Housing prices are expected to continue rising, indicating that now might be a good time to consider buying a home.

Is 2024 a good time to sell my house?

As home prices are expected to increase, it might be wise to postpone selling for the time being.

Is it better to buy a house when interest rates are high?

It depends on your circumstances and what you can afford. It’s worth considering purchasing a home now if you have the financial capacity to afford higher mortgage rates and are open to the possibility of refinancing later. This is especially true if you come across an affordable property, find your ideal home in a desirable location or if the alternative is indefinitely continuing to rent.

Why is the number of home sales declining in the U.S.?

There are several reasons for declining home sales, but the primary factors are high home prices and adverse economic conditions, including rising mortgage rates.

Is the U.S. housing market going up?

Yes, between 2024 and 2028, the housing market is expected to rise with a CAGR of 4.51%.


References

  1. Hermann, A., & Whitney, P. “The Geography of Pandemic-Era Home Price Trends and the Implications for Affordability.” Joint Center for Housing Studies of Harvard University. Evaluated May 15, 2024.Link Here
  2. Hermann, A., & Whitney, P. “Home Price-to-Income Ratio Reaches Record High.” Joint Center for Housing Studies of Harvard University. Evaluated May 15, 2024.Link Here
  3. “Number of existing homes sold in the United States from 2005 to 2023, with a forecast until 2025.” Statista. Evaluated May 16, 2024.Link Here
  4. Katz, L. “U.S. Home Prices Hit an All-Time High in April.” Redfin News. Evaluated May 16, 2024.Link Here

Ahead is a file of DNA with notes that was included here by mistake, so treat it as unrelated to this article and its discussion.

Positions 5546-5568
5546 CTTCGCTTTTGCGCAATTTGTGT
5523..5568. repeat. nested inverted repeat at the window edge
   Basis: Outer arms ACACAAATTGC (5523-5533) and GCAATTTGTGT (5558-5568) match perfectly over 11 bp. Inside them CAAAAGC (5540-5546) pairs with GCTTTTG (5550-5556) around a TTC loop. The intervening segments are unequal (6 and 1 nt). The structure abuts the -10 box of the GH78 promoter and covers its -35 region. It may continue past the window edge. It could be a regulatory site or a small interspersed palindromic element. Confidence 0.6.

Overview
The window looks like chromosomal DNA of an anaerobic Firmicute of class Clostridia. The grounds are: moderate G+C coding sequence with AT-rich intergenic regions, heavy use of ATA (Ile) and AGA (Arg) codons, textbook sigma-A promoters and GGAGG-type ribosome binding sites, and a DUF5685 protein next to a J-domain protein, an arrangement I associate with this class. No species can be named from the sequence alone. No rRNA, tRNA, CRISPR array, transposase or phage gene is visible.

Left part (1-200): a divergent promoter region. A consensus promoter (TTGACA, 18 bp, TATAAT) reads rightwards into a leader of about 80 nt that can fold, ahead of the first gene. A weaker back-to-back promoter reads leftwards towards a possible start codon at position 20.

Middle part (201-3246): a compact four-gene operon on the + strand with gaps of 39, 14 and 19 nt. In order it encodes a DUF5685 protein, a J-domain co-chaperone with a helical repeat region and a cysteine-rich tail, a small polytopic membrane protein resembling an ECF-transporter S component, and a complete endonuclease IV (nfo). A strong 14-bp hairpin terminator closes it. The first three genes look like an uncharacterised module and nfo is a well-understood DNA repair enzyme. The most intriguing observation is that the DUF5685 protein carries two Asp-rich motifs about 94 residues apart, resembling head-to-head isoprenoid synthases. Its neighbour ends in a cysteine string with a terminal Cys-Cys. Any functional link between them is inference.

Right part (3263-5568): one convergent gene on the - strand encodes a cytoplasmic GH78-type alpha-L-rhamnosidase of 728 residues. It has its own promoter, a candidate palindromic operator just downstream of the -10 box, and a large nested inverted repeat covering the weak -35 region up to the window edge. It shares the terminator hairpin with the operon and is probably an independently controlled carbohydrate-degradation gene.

5. U.S. Department of Housing and Urban Development. “Historical Time Series.” U.S. Census Bureau. Evaluated May 16, 2024.Link Here
  6. Horowitz, A., Hatchett, C., & Staveski, A. “How Housing Costs Drive Levels of Homelessness.” The Pew Charitable Trusts. Evaluated May 16, 2024.Link Here
  7. “Real Estate - United States.” Statista. Evaluated May 17, 2024.Link Here
  8. “House Price Index”. IBISWorld. Evaluated May 23, 2024.Link Here
  9. “S&P CoreLogic Case-Shiller U.S. National Home Price Index.” Federal Reserve Bank of St. Louis. Evaluated May 17, 2024.Link Here
  10. “Buying vs. Renting a Home.” MyCreditUnion.gov. Evaluated May 17, 2024.Link Here
  11. Arnold, C. “It's not just home prices. Rents rise sharply across the U.S.” NPR. Evaluated May 18, 2024.Link Here
  12. “United States - CPI: Urban Consumer - Rent of primary residence.” Moody’s Analytics. Evaluated May 18, 2024.Link Here
  13. “Consumer Price Index for All Urban Consumers: Rent of Primary Residence in U.S. City Average.” Federal Reserve Bank of St. Louis. Evaluated May 19, 2024.Link Here
  14. Richardson, M. “4 times you should buy a home with interest rates high.” Moneywatch, CBS News. Evaluated May 19, 2024.Link Here